Hardy v. Hardy
Hardy v. Hardy, 2020 UT Ap 88 (Christiansen Forster, J.)
Civil Stalking Injunction
Brian Hardy went to a therapist’s office to see if his ex-wife, Karen, was taking their child to a therapist that he did not approve of. Brian observed Karen and took two photographs. Karen saw Brian and filed a request for a civil stalking injunction against him. The district court ruled that Brian observing and photographing Karen amounted to two separate acts that constituted a course of conduct and therefore entered the injunction. The Utah Court of Appeals reversed, holding:
- Brian’s observing and photographing Karen at the same time and for the same purpose was not sufficient to establish a course of conduct.
- Observing someone is generally inherent in the act of photographing that person, especially where the statute requires the photographing to be knowing and directed toward a specific person. There is overlap between several of the acts listed in the stalking statute. The fact that a single action may be described by more than one named example in the statutory list does not mean multiple acts of stalking have occurred.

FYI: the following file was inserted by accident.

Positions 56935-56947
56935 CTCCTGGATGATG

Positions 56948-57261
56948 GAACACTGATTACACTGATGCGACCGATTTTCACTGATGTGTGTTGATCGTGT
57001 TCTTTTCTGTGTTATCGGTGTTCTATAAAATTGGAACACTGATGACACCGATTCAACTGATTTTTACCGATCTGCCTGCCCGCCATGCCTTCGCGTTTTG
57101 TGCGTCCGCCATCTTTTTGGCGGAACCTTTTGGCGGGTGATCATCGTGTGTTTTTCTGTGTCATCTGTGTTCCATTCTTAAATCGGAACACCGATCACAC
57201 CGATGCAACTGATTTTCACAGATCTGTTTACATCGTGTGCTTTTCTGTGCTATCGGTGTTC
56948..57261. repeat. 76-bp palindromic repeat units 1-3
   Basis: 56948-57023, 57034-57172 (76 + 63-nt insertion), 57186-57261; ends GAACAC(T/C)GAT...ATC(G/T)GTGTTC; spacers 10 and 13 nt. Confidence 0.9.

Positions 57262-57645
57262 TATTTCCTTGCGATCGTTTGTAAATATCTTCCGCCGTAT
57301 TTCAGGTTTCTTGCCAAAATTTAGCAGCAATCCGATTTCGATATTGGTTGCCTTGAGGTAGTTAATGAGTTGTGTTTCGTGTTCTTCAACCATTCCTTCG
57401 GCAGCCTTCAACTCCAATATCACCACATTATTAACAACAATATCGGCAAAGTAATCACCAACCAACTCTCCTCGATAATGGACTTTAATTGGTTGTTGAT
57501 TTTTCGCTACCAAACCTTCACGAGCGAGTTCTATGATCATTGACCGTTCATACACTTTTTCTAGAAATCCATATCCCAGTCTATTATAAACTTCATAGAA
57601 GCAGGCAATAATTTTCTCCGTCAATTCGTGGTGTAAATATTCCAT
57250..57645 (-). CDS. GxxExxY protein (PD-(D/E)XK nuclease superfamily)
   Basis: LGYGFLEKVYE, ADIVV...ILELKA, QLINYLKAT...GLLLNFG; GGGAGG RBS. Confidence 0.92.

- To constitute a course of conduct, the alleged actions must be distinct in time or purpose. The purpose of the conduct is relevant in assessing whether two separate acts have occurred. In this case, the photographing and observing occurred essentially simultaneously and furthered a single purpose of proving that Karen was taking the child to see an unapproved therapist.